All these years that I have known Carl and Lynette, I always thought that their romance started while they were both studying in Canada. It was only this week that I learnt from Lynette that they were “friends” since she was at Girls’ High School and he at the Boys Grammar School. That man could keep a secret. According to Lynette “they started going out” in 1969. She did not reveal what month in 1969, but by December that year, the romance had blossomed into marriage. The union bore two beautiful daughters – Kimya, a Fashion Designer, and Meliaka, a Vet. They are unanimous in their view that Carl was an excellent father. As for Lynette, her voice dropped to a whisper when she said: “Carl was a loving, devoted and attentive husband.” I did not press her for details. But as I looked up from writing my notes, I thought I saw a gleam of excitement in her eyes, her lips parted into a natural and most charming smile, and her face appeared to glow with that look of total satisfaction and contentment.

After graduating from the Grammar School in 1962, between 1964 and 1968 Carl completed a first degree in Geography at the University of Manitoba in Winnipeg, Canada. He returned to St Vincent and taught the subject at the Grammar School for a year. He then went back to Canada where from 1969 to 1972 he did Post Graduate studies in Town Planning. Afterwards he worked with the United Nations Development Programme (UNDP) in St Lucia for four years. He spent 13 years in Trinidad from 1977 where he also worked as a Town Planner. He went back to University and gained his Law Degree at the Sir Hugh Wooding Law School at the University of the West Indies at St Augustine, and finally returned home in 1989 and started his practice.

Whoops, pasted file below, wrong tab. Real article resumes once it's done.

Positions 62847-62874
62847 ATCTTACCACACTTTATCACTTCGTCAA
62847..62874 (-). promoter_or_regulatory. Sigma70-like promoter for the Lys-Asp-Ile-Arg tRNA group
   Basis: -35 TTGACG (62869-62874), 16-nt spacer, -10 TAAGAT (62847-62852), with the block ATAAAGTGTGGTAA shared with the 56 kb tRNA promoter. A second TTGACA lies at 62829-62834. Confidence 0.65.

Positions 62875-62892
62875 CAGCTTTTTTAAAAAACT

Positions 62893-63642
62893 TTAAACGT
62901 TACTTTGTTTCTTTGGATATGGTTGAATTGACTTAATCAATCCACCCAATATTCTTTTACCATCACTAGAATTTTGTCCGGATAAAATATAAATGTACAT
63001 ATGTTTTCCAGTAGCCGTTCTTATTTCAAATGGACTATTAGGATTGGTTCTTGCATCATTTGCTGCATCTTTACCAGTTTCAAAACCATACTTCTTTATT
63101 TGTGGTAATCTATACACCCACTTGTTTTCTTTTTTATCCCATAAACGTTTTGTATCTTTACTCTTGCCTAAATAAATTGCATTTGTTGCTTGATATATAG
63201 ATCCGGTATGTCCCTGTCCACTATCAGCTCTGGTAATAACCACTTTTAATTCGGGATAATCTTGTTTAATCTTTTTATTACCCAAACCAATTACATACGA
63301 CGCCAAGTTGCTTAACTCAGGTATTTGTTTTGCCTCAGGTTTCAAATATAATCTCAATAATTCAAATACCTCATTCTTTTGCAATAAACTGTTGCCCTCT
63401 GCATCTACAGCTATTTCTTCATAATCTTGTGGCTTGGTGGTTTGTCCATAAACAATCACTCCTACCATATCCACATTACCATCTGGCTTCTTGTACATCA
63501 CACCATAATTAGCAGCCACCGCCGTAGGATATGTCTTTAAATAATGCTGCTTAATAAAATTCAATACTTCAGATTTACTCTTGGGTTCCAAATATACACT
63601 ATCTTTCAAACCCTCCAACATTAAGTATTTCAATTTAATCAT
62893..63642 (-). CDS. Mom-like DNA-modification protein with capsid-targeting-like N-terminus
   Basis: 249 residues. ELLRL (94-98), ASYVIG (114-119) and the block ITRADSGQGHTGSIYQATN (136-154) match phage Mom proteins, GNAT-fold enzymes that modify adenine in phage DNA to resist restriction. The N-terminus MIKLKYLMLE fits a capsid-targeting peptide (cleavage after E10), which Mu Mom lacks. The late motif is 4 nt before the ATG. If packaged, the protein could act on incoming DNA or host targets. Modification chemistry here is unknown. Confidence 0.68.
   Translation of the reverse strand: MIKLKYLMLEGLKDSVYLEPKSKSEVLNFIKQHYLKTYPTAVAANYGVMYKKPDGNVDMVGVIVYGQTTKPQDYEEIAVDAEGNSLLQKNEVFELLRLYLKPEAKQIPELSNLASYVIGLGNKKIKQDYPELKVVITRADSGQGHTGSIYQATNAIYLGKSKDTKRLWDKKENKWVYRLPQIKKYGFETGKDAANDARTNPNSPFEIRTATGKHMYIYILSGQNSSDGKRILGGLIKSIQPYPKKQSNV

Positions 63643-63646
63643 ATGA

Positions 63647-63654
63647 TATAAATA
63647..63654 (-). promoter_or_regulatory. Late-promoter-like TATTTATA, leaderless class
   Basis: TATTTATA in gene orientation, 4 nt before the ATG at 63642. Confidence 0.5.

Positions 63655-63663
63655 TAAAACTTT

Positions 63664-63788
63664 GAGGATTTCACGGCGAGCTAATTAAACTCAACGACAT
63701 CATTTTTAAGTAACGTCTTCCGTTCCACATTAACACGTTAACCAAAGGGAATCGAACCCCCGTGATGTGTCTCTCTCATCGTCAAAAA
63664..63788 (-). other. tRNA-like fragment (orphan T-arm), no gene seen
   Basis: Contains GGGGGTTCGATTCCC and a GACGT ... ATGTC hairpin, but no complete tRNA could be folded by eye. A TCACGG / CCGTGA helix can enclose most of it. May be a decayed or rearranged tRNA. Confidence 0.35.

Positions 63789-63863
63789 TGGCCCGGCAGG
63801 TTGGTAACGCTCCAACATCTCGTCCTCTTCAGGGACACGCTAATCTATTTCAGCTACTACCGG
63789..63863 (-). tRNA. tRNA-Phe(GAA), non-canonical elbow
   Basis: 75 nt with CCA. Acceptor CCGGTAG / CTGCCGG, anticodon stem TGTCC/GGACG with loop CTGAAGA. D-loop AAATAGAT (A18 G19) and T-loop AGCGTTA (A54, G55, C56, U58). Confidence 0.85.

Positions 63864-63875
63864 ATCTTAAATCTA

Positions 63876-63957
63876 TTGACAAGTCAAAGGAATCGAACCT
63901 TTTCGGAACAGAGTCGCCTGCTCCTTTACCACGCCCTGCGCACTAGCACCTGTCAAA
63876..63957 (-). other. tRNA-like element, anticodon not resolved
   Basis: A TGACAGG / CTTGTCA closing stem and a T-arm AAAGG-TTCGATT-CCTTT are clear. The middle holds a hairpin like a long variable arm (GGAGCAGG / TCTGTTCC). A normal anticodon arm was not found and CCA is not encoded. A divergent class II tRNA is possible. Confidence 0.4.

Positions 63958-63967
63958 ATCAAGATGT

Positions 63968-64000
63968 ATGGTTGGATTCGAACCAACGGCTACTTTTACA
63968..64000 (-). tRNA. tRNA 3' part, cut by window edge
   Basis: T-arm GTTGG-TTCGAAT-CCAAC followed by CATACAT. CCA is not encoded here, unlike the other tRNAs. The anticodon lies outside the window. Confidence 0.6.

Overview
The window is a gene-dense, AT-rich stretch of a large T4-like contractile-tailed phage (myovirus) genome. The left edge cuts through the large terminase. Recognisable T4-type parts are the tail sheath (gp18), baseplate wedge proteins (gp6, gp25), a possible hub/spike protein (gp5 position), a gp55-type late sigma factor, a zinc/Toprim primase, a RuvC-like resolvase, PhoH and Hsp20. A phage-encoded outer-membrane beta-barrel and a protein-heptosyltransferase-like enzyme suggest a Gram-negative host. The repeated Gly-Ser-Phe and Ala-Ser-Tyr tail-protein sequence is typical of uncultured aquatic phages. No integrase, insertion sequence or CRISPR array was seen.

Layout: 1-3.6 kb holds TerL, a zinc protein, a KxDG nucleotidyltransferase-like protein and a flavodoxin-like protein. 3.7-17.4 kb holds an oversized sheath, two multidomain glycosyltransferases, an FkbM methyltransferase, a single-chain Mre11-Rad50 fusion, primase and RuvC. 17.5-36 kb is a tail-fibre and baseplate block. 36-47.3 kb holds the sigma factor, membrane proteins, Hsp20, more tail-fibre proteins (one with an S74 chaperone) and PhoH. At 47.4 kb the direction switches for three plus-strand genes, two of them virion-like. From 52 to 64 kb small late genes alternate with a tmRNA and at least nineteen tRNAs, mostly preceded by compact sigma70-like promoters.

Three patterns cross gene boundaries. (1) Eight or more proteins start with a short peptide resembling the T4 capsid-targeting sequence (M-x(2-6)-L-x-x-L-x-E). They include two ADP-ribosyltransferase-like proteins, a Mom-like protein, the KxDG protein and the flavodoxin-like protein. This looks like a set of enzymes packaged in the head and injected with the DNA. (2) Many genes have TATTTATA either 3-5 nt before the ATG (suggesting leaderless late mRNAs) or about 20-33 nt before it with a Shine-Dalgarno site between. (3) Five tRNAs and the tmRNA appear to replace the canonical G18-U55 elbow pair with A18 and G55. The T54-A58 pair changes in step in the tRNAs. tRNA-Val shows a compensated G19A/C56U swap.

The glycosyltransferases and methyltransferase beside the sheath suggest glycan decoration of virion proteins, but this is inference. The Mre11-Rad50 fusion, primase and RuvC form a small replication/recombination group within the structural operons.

On Monday Prime Minister, Dr. the Honourable Ralph Gonsalves and Leader of the Opposition, Honourable Arnhim Eustace paid tribute to Carl at a meeting of the House of Assembly. These two gentlemen are with us this afternoon. Carl’s body lay in the Court House from 11.30 a. m to 12.40 p. m today, as his colleagues in the legal profession paid their last respects to him in glowing tributes at a Special Sitting of the High Court here, after which his body was brought to the church in a procession of lawyers and cricketers.

None other than Justice Adrian Saunders, who is also in church, spoke in glowing terms about Carl as a lawyer. He told me: “The words that come to mind are steady, dependable, honest and easy to deal with. Without compromising either his principles or a client’s interests, Carl always tried to resolve legal issues in a manner that was fair to all. One could always rely on him for mature and reasonable advice. This in no way suggests that he was not a fighter if and when that became necessary, but Carl’s manner was such that this was in fact rarely necessary. He had a way of disarming you with his courtesy and politeness. His submissions to the court were always made in a calm conversational manner that relied for their force on the reasonableness of his arguments. Carl was what everyone who knew him would describe as “a decent practitioner” and the profession is all the poorer for having lost someone who can be so described.”